- One of the Amazon reviewers refers to Tolstoy as being "essentially a liberal postmillennialist, believing in a humanistic method of success to the divine intent for man." Well, I'm a liberal postmillenialist (but not a full preterist, since full preterism is incompatible with the creeds) myself, so that's a point in Tolstoy's favor. I'm not exactly sure what the rest of that sentence, the part after "believing," actually means, though.
- From Chapter 2:
The command against fornication they [i.e., the teachers of the Church] do really recognize, and consequently they do not admit that in any case fornication can cease to be wrong. The Church preachers never point out cases in which the command against fornication can be broken, and always teach that we must avoid seductions which lead to temptation to fornication. But not so with the command of non-resistance. All church preachers recognize cases in which that command can be broken, and teach the people accordingly. [. . .] But in connection with the commandment of non-resistance they openly teach that we must not understand it too literally, but that there are conditions and circumstances in which we must do the direct opposite, that is, go to law, fight, punish.So since I (and other modern-day Christians who are in some sense or other social liberals) don't think fornication is always wrong, I can get away with not being a pacifist? (Admittedly, I'm not sure how we're defining "fornication" here. But there's a parallel equivocation in Tolstoy over "murder.")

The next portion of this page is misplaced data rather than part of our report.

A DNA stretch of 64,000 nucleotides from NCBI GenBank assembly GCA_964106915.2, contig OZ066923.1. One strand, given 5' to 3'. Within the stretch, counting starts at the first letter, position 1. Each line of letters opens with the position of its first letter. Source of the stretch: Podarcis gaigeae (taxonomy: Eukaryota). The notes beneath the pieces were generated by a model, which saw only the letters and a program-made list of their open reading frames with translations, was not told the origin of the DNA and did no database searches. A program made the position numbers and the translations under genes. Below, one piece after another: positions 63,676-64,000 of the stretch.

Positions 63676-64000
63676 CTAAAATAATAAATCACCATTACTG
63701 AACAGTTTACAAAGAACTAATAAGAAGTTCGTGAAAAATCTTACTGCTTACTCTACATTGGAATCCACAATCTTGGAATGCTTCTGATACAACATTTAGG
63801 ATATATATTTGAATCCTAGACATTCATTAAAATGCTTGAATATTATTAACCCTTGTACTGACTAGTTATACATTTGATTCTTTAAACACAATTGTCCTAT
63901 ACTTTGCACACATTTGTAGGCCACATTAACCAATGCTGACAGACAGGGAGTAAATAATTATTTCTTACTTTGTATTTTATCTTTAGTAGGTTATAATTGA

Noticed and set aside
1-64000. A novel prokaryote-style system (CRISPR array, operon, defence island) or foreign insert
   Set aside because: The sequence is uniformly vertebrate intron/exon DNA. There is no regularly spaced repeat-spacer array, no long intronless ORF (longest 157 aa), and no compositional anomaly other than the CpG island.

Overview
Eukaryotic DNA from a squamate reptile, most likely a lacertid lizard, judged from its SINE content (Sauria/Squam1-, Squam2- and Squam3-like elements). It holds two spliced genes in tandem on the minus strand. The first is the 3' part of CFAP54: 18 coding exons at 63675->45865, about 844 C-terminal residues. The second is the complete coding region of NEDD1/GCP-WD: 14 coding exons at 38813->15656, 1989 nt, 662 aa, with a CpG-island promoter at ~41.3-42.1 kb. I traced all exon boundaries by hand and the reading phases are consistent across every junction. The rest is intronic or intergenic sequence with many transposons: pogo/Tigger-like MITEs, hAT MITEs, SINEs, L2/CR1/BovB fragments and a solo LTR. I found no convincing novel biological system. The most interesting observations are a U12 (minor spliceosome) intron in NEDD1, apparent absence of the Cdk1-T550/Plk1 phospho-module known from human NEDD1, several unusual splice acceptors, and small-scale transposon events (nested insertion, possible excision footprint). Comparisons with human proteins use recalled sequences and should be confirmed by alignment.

- From the same chapter:
And to reply that that is evil which I think evil, in spite of the fact that my opponent thinks it good, is not a solution of the difficulty. There can only be two solutions: either to find a real unquestionable criterion of what is evil or not to resist evil by force.This seems to beg the question. That people disagree over what is to be termed evil is not particularly interesting, and indeed indicative of a healthy dialectic. It's true that I believe social conservatism to be evil, and the social conservative thinks the same of social liberalism. But we have a mechanism by which differing opinions on the nature of evil are able to engage with each other such that inferior arguments are placed to rest: it's the dialectic of history.
The first course has been tried ever since the beginning of historical times, and, as we all know, it has not hitherto led to any successful results.
Indeed, it's precisely my liberal postmillenialism which leads me to argue that our understanding of evil is improving over history in a way which will result in the final construction of the Kin(g)dom of God. (And note that when I put it that way, Tolstoy thinks that too.) Tolstoy's rejection of the Trinity robs him of the Spirit who, according to the Episcopal catechism, is revealed in the New Covenant "as the Lord who leads us into all truth and enables us to grow in the likeness of Christ." The deuterocanonical book known as the Wisdom of Solomon reminds us that God's "Wisdom guided Her disciples safely though all the tribulations" (11:9); "She rewarded the labors of a holy people and guided them on a wondrous quest" (11:17). (More on this in my essay History and Christ.)
The notion that we cannot act unless we are 100% certain (and actual philosophical certainty, not just psychological conviction) of the moral rightness of our actions is a reductio ad absurdum in and of itself. Yes, we will err; that's a necessary result of our fallen human nature. But that doesn't free us from the obligation to fight for what we think is right.